As cancer death rates drop overall, doctors have noted a frightening anomaly: deaths from colorectal cancer in people under 55 appear to be creeping up. According to the American Cancer Society, deaths in this younger group increased by 1 percent between and A new study led by Salk Institute scientists suggests that high-fat diets fuel colorectal cancer growth by upsetting the balance of bile acids in the intestine and triggering a hormonal signal that lets potentially cancerous cells thrive. The findings, which appeared in Cell on February 21, , could explain why colorectal cancer, which can take decades to develop, is being seen in younger people growing up at a time when higher-fat diets are common. The research, conducted in a mouse model, suggests how lifestyle and genetics converge. The researchers found that animals with an APC mutation, the most common genetic mutation found in humans with colorectal cancer, developed cancer faster when fed a high-fat diet. The intestine and colon commonly lumped together as the “gut” are hard-working organs. As you eat, your gut needs to constantly regenerate its lining to undo the damage done by digestive acids. To do this, the gut houses a population of stem cells that can replenish lining cells when needed. Scientists have found that colorectal cancers often originate from mutations in these stem cells. The most common colorectal cancer-linked mutation is in a gene called APC, which normally acts as a “tumor suppressor” gene because it controls how often cells divide.
Typically, cancer nutritionists recommend that patients eat a plant-based diet that emphasizes fruits, vegetables and whole grains and limits red meat. The goal of the ketogenic diet is to put the body into ketosis. Cancer cells use more glucose than normal cells to maintain their growth. Since the ketogenic diet deprives the body of glucose, scientists have proposed that it might also keep cancer cells from getting the energy they need to grow. Currently, two small clinical trials are looking at the effect of the keto diet in patients receiving standard treatment for metastatic breast cancer and glioblastoma. A recent study found the diet inhibited the growth of cancer cells in mice with non-small cell lung cancer, which relies heavily on glucose for its growth. Jocelyn Tan, an oncologist with Veterans Affairs Pittsburgh Healthcare System, has conducted research on how the keto diet affects cancer patients. Q: How did you become interested in the keto diet? A: In , I found two papers that looked at the effect of a low carbohydrate diet in cancer patients.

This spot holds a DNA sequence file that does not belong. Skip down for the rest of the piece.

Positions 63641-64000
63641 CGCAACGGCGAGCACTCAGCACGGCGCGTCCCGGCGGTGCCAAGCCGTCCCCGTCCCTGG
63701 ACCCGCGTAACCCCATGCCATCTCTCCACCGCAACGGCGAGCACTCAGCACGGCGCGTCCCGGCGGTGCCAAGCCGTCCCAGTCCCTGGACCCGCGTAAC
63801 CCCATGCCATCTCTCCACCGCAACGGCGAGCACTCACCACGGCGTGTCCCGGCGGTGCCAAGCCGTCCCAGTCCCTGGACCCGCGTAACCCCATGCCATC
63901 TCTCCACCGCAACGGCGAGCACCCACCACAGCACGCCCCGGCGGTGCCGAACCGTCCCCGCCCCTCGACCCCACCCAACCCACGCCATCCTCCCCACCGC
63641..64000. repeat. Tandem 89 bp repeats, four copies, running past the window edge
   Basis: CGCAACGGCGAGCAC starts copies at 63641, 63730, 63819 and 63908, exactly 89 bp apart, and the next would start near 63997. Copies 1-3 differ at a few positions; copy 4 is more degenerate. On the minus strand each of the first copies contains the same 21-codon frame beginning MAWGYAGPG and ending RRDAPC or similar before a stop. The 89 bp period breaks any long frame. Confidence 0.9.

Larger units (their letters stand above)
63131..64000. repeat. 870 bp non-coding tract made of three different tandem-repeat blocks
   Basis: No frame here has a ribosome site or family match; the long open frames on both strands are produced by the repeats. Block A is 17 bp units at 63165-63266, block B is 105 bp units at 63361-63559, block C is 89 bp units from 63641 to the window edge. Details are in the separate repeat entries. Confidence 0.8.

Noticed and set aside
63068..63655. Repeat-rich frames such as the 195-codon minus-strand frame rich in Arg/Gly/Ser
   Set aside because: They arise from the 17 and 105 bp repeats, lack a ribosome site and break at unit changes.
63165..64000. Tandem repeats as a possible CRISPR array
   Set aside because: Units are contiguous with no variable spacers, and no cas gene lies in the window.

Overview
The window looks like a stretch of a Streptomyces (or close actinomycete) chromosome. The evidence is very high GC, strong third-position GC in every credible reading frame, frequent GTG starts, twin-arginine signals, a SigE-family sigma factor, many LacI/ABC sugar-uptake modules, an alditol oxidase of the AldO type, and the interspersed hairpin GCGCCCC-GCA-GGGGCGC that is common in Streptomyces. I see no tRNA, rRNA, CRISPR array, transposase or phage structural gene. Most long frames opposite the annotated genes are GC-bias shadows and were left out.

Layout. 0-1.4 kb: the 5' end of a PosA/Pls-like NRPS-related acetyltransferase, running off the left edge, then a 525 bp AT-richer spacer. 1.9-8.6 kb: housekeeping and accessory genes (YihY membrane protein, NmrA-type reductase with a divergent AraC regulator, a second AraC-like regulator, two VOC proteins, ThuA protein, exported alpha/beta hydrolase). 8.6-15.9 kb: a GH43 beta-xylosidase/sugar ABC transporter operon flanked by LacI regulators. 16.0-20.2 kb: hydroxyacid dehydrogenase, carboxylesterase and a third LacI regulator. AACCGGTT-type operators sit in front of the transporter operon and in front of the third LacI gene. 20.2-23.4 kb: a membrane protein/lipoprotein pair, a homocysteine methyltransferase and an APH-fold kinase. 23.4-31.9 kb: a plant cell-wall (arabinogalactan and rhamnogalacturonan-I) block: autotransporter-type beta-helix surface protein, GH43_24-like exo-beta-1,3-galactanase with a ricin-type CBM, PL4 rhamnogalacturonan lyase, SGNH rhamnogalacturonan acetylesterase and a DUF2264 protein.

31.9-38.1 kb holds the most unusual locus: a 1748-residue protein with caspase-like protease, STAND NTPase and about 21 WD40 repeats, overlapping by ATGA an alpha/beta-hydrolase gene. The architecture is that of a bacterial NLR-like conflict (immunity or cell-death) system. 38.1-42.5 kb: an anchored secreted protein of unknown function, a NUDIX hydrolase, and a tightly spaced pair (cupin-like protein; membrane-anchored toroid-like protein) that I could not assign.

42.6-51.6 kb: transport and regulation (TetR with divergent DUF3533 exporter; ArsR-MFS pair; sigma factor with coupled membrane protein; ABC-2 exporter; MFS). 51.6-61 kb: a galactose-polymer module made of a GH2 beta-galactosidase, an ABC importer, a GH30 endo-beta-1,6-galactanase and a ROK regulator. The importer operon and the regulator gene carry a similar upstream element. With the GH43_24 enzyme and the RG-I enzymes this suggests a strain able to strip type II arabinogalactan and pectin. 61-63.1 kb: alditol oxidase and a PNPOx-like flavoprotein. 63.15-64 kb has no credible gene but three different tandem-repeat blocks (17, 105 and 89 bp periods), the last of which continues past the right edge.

Dieting is of concern to cancer patients worried about additional weight loss. A low-carbohydrate, high-fat diet was thought to be an alternative to fasting or starvation, having many of the same desired effects while continuing to nourish healthy cells. Reduction of weight loss and tumour size in a cachexia model by a high fat diet. Retrieved November 9, from Ergo: A pilot study of ketogenic diet in recurrent glioblastoma. The Warburg effect is the target of ketogenic dietary therapy for cancer, as such diets aim to limit energy sources for cancer cells by restricting carbohydrates, while providing fatty acids and ketone bodies as an energy source for healthy cells [ 5 ]. In this study, we found that dietary management with Ketonformula resulted in the successful maintenance of both body weight and muscle mass. Ketogenic dietary therapy has been reported to result in vitamin or mineral deficiency based on the fact that available foods for the therapy are limited [ 6, 35 ]. The safety and feasibility data suggest that cancer patients can tolerate KD use.